The Punta Caliente Hotel boasts a roof-top with a view of the Caribbean Sea and the mountains, an ideal hang-out spot any time of day, which is what we found out when we visited there in the heat of the day. Mr. Arzu, is a gentle-spirited man who is proud of his Garifuna heritage and willing to share his knowledge with his guests.

Yvonne Villoria and I first met eight years ago when I participated in the Maya Village Homestay Network. She and her husband, Alfredo, have not waivered in their passion to serve the local community in environmentally-friendly and sustainable ways. This Homestay experience is for the visitor who wants to actually live with a Mayan family in their home. I am still telling stories of sleeping in a hammock, grinding corn, making tortillas, killing a chicken and sharing life across vastly different cultural boundaries during my 4 days in a local village. As Yvonne says, "it's not for everyone" and there are a variety of programs to meet the interests of visitors. One thing is for sure, participants will have an unforgettable experience on this program.

Our last stop on the trail was at Sun Creek Lodge, about 20 minutes outside of Punta Gorda. Bruno and Melissa Kuppinger welcomed us to their "Garden of Eden". Melissa loves plants, gardening and "doing things differently". Even the outdoor shower has plants in it, giving visitors the feeling of showering in a waterfall somewhere in a secluded jungle.

Punta Gorda has a kind of "earthiness" to it which is evident in the restaurants with the "catch of the day" and even the décor of several places.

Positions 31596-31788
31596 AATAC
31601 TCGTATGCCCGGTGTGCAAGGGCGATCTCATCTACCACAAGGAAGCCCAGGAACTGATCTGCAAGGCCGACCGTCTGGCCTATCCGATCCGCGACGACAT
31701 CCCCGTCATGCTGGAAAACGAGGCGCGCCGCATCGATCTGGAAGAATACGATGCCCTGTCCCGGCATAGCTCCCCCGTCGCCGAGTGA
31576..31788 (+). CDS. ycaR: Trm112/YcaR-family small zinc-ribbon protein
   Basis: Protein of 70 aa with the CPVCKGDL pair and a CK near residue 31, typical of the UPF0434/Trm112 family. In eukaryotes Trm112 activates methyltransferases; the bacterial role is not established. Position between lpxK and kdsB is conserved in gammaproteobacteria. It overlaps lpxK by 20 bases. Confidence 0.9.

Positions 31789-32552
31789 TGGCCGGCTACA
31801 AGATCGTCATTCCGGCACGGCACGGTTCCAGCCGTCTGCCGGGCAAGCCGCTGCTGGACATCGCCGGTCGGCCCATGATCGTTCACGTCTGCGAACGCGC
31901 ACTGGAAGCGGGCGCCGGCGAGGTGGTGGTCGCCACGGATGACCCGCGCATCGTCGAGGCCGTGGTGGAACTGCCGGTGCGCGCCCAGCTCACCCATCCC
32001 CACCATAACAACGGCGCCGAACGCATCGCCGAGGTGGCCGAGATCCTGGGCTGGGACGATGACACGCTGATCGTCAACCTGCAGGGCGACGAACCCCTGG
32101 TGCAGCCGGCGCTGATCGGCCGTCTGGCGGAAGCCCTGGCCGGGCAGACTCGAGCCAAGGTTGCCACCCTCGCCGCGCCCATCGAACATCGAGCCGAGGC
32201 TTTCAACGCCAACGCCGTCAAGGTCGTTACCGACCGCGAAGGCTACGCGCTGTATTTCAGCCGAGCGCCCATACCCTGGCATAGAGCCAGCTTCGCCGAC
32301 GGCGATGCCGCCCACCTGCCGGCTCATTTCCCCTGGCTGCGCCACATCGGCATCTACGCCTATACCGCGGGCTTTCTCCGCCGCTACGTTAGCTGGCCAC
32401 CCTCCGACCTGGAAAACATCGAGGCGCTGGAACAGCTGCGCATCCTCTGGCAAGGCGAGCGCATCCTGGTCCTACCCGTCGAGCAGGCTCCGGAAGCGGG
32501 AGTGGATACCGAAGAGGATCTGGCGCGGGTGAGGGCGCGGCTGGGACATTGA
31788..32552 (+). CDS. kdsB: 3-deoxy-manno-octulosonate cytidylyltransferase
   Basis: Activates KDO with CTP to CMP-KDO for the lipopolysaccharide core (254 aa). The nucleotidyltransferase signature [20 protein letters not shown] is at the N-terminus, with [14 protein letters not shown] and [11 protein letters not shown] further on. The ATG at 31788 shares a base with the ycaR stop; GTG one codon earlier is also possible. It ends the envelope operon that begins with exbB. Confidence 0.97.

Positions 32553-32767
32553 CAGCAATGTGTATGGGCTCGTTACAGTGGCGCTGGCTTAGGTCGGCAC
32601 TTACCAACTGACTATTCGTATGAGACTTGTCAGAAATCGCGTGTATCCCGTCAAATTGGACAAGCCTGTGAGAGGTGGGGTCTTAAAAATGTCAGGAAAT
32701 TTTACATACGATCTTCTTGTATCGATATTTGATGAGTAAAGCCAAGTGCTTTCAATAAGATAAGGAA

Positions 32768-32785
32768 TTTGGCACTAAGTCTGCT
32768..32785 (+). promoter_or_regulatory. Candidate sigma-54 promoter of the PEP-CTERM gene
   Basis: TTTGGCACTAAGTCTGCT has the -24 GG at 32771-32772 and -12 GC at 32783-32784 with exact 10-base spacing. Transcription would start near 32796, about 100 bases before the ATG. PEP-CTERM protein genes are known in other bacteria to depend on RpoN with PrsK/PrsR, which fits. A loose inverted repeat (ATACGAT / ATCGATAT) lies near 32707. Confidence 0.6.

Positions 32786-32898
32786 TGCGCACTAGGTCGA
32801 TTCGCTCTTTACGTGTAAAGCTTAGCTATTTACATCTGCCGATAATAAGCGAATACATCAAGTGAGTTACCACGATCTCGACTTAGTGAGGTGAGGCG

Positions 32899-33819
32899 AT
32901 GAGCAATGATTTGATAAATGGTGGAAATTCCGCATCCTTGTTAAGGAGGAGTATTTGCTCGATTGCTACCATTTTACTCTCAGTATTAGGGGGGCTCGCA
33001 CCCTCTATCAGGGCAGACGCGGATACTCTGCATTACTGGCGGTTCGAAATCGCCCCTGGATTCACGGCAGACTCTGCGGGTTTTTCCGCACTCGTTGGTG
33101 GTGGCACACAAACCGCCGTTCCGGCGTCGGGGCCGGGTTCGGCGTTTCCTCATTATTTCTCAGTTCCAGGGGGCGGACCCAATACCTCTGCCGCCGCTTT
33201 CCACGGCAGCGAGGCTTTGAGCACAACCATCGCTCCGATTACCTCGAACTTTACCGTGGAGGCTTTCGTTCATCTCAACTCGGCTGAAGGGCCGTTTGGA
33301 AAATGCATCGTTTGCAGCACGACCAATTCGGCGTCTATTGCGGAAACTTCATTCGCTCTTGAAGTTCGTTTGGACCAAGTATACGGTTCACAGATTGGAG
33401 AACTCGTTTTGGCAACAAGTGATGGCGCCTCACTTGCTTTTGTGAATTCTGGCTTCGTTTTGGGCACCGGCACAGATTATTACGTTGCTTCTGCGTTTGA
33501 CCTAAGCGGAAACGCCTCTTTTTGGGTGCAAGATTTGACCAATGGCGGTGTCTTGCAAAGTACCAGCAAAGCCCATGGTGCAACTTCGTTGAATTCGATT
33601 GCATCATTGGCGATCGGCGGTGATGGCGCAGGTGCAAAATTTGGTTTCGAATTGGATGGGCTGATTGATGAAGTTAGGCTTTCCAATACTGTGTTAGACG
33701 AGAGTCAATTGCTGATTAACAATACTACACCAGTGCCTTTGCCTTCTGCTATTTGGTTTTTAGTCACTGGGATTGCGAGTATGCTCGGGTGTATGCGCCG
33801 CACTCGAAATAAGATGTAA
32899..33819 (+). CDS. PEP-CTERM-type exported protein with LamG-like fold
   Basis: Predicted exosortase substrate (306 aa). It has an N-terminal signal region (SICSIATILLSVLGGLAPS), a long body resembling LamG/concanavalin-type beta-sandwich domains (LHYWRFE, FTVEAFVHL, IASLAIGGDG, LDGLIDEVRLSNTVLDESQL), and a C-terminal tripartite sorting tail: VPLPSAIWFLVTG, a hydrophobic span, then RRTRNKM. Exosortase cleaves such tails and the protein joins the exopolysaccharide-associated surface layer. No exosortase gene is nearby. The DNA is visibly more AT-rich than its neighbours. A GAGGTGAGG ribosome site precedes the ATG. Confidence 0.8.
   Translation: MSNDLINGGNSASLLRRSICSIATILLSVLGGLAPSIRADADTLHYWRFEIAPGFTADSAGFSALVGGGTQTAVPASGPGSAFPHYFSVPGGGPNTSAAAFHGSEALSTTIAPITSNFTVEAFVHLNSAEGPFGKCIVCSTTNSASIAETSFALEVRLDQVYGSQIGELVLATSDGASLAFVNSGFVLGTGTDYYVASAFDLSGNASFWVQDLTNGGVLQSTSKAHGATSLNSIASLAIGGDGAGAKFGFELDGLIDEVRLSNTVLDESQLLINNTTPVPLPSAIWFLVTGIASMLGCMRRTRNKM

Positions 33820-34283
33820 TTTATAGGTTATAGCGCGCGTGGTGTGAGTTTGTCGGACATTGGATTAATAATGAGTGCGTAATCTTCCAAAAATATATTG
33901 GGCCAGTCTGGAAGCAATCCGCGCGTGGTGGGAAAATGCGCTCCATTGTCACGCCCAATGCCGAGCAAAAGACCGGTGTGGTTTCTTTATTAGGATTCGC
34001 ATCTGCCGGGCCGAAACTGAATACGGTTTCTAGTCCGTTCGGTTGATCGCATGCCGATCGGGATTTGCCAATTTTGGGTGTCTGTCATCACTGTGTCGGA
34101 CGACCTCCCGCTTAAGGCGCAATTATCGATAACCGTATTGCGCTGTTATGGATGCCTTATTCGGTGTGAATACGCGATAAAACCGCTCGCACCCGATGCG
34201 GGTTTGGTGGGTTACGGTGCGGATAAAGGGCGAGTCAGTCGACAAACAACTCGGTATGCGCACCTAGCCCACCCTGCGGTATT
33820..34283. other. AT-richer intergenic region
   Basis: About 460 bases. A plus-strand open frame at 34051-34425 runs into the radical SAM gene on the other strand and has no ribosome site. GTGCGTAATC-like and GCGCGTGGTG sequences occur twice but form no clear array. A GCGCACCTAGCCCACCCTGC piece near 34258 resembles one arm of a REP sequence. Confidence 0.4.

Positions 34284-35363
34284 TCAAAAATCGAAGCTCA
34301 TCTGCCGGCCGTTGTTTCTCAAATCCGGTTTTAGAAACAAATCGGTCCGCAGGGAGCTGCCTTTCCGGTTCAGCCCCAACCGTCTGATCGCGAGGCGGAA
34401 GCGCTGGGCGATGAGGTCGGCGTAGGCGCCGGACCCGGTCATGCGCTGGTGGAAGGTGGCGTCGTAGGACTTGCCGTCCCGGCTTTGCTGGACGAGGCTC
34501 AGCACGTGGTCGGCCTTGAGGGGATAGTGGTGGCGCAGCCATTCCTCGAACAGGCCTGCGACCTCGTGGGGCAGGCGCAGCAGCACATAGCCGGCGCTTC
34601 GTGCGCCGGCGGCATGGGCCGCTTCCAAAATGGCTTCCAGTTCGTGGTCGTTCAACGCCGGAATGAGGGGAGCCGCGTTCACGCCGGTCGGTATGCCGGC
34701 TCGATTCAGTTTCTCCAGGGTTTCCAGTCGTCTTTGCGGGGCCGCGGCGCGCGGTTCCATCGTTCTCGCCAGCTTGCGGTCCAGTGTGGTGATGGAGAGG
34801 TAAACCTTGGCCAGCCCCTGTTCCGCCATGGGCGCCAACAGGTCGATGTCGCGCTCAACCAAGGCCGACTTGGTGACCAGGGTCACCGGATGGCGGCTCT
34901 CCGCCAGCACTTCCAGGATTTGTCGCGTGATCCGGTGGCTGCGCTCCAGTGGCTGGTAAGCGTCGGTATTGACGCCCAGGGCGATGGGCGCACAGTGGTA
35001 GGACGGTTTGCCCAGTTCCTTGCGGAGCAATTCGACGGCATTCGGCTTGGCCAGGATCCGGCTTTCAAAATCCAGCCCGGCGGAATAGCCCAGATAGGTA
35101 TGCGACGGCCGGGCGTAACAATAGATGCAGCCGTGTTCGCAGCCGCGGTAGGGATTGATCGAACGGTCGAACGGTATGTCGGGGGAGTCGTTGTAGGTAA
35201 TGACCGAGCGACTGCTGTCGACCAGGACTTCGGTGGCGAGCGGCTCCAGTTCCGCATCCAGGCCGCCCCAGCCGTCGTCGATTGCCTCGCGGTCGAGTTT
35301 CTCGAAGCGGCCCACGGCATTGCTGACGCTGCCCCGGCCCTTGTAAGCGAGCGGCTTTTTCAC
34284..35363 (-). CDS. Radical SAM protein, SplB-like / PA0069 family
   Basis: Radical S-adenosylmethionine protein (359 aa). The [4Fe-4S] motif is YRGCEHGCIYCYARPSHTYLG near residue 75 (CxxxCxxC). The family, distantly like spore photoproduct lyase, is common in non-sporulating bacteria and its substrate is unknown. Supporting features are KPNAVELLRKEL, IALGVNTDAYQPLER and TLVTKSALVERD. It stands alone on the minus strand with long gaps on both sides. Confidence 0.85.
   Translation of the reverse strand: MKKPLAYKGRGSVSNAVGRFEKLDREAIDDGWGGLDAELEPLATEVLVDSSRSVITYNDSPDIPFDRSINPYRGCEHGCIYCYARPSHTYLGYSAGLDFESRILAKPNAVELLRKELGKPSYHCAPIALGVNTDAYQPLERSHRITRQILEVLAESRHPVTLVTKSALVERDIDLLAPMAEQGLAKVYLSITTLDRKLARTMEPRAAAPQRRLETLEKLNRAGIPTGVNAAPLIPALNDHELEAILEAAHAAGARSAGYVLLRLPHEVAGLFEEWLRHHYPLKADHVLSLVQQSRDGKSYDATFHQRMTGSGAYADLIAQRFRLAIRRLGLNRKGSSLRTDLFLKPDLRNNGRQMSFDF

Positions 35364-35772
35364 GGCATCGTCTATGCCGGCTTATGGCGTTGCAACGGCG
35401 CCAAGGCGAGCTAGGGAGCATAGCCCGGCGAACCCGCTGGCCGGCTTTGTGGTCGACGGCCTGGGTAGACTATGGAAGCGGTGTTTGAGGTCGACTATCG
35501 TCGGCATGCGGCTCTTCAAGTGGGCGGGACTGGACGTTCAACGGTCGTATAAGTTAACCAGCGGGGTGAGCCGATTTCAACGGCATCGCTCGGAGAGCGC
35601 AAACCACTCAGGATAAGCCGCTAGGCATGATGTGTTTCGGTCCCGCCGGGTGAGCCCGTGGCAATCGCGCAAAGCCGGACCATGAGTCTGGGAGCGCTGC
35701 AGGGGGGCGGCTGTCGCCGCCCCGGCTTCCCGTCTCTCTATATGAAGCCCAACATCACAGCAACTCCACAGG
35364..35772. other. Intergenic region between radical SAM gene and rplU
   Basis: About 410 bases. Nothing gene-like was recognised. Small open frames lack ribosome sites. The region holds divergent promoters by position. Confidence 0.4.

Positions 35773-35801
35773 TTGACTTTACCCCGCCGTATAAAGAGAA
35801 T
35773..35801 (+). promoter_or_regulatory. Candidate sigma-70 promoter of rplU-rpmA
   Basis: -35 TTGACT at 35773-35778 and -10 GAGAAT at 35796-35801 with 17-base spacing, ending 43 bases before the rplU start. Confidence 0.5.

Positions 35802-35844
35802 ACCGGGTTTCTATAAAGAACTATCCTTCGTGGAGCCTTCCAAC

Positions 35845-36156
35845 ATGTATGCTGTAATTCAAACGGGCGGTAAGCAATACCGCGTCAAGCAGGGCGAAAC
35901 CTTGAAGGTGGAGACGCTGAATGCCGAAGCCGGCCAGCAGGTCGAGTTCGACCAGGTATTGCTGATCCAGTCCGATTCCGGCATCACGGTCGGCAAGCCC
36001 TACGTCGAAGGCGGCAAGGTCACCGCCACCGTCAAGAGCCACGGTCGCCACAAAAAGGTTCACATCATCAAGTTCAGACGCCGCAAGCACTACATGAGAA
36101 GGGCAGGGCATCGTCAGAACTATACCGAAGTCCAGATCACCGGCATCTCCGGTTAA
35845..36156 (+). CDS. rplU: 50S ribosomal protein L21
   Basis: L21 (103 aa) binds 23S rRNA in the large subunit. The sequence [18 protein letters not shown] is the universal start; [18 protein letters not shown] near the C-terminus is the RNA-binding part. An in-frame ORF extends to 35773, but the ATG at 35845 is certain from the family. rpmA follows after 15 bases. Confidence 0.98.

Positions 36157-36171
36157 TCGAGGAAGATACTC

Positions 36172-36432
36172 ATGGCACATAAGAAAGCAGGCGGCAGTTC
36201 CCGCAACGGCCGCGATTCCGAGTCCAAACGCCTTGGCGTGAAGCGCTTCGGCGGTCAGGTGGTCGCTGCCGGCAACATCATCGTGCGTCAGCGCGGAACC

• Emery's and Waluco's serve local cuisine under outdoor thatched roofs.
  • The Sea Front Inn gives a panoramic view of the Gulf of Honduras while guests dine among gigantic wooden posts carved with Mayan faces, inside a building made of limestone rocks dug from the earth by the owner.
  • Earth Runnings Café dignified the unwanted by using scrap hardwoods for the bar and furniture creating a truly unique setting to enjoy a shot of local bitters (roots and herbs mixed in rum) before a meal.
  • Just a five-minute trip out of town is the new Golden Motel serving up excellent Taiwanese & Chinese dishes.
  • We also enjoyed a few meals under another thatch at the vegetarian Gomier's Soy Center and Restaurant, one of the few places in Belize where you can enjoy soy ice cream.
  • Several other restaurants including Grace's and the Ice Cream Parlor have a good reputation
  • and of course, you can't exclude the stalls at the PG market that dish up combinations that range from tamales to the ever popular rice and beans.

Interesting tidbits...

  • Good source of local information: Leonardo Cal, BTB Tourist Information Center, Front Street
  • Over 20 non-government organizations (NGO's) are located in Toledo
  • PG seaside drive along front street invites passers-by to stop and enjoy the sea under a thatched bench or among the mangroves in the one-of-a-kind "mangrove park"
  • Toledo gets more than 180 inches of rain per year, but it rained only at night when we were there. The result is lots of lush green and trees FULL of ferns and bromeliads.
  • PG has several internet cafés...
  • Toledo is definitely ideal for budget travelers! We spent an average of US$25/day for food (3 meals in restaurants) and lodging per day!

One thing's for sure, PG’s fascinating people, great food, relaxed and friendly feel and beauty of the sea made this trip an unforgettable stop on the Toucan Trail.

For More Information, click on the links below:

Best of Orange Walk
Toledo District

Images Courtesy of:

  • Tony Rath Photography
  • JC Cuellar
  • Dreddi
  • Cindy Blount
  • Arthur Taylor